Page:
By Kristin Dyak

Photographs by Vik Gupta/Josephine Herrick Project

On March 22, 2014, Cartwheel Initiative held its first creative media workshop in New York organized in collaboration with Children’s Museum of the Arts (CMA) and Josephine Herrick Project.  In this sequel to the “I Have a Voice” workshops in Sri Lanka, a small group of international students displaced from their home countries (and currently in the US) who attend The International High School at Union Square (IHS) had the opportunity to express their voice through art during the hands-on workshop held at CMA. These incredible teenagers have overcome extreme transitions, but with mementos and memories they carry with them from their home country, they have strong aspirations and goals for a new life in America.

The young artists were asked “what do you want to do or be in America?”  From there they created paper puppets, recorded their own voice as narration and had first-hand experience animating their American dream by using iStopMotion software. Both IHS and CMA provided teachers to create a comfortable environment in addition to helping the students think visually about how they want their voice to be heard. These kids are very passionate and hold high ambitions for the future, including college, sports, banking, business and art.  One teacher asked Ibrahim, a 16 year old boy from Guinea and aspiring businessman, “What does the view look like from your future office window?” Ibrahim’s animated video was of him in an office with an even view of a New York water tower, high on top of a skyscraper.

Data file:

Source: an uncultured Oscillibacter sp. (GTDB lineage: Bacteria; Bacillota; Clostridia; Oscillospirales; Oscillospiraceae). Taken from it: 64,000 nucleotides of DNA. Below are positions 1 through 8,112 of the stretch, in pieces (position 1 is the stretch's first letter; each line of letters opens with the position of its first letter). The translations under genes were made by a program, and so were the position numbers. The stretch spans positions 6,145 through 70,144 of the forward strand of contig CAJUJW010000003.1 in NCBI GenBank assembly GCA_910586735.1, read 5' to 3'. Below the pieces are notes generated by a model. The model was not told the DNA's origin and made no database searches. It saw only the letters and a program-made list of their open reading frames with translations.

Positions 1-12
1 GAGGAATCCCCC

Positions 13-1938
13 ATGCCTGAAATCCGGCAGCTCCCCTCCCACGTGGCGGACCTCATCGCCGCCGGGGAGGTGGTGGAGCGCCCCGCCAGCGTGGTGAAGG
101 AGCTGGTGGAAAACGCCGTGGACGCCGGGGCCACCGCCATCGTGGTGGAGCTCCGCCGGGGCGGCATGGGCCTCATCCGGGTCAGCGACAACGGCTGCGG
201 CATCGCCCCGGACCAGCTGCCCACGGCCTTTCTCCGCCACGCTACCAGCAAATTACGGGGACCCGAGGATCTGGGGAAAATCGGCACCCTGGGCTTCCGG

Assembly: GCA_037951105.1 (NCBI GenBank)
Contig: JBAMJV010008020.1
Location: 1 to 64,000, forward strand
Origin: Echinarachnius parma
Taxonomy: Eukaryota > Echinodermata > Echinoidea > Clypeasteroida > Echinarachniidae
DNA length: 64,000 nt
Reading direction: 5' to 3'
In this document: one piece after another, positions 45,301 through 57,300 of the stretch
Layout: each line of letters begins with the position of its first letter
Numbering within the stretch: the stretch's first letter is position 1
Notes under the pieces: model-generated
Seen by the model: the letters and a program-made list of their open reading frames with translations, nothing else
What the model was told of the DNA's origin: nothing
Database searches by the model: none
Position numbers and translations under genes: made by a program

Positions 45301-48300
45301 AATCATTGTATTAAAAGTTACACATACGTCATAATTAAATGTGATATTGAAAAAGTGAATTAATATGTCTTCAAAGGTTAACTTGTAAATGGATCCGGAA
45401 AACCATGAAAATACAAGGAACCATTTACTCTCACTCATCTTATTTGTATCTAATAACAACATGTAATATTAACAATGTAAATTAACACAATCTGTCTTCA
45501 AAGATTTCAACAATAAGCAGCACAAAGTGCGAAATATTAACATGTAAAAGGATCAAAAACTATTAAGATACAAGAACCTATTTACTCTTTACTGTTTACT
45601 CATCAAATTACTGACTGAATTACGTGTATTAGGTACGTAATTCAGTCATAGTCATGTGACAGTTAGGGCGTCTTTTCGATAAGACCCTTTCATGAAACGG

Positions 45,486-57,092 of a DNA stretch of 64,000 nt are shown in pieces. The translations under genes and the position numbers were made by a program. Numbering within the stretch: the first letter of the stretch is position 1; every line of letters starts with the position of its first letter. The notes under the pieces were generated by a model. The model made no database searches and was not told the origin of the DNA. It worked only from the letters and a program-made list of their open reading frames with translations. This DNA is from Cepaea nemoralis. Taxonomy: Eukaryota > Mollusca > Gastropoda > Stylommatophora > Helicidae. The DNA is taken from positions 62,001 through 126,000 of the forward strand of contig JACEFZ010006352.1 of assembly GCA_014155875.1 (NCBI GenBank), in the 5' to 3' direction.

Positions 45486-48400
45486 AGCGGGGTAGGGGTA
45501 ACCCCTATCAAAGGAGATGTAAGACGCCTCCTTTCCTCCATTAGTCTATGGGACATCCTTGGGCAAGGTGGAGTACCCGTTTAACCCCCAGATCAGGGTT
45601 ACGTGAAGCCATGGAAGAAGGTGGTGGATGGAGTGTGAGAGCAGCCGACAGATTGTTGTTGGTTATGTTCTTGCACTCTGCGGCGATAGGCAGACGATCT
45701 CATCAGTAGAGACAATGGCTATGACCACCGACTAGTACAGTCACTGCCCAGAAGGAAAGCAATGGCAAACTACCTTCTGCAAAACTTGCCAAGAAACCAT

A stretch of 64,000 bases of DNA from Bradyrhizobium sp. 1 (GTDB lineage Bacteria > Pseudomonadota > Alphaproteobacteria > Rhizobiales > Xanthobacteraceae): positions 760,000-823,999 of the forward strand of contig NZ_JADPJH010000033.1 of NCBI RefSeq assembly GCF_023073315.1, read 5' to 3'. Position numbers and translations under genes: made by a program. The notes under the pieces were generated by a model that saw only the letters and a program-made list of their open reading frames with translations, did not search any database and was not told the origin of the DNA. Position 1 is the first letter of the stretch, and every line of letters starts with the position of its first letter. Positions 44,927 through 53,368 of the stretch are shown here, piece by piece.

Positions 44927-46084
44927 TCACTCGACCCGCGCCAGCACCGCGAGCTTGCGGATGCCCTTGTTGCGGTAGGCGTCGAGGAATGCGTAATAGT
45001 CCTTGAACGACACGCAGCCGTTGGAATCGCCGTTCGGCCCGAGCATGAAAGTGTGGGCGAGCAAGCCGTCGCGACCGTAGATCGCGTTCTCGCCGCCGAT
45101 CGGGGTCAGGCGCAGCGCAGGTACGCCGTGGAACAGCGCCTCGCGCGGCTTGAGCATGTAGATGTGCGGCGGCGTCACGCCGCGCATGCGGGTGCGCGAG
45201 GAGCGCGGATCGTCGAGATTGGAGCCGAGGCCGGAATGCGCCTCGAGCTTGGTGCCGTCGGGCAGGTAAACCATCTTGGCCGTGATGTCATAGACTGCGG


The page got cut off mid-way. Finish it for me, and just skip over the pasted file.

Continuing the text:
In addition to focusing on their goals, the students talked about memories they brought with them from their home countries.  A photo of family and friends was the most common item in tow to America.  Penpa, a seventeen year old girl from Nepal, said the thin red string that hung around her neck is the most important thing she brought with her because it symbolizes her religion and strong faith.  A few of the kids spoke about leaving their loved ones behind in order to create a new life in New York, where they have encountered dangerous situations and long for familiar faces, yet are hopeful for the future. They also did portraits of each other.

The shy nature of the students is understandable considering most of these students come from places where they are simply seen and rarely heard.  In spite of the challenges of learning a new language, being in an overwhelming city and leaving home behind, each student has a story to tell, and this artistic workshop allowed their voices to be heard.  JHP facilitated the workshop with IHS and provided photographs to Cartwheel documenting the event.  Stay tuned for more videos, interviews and short films made by the students … they will be posted soon!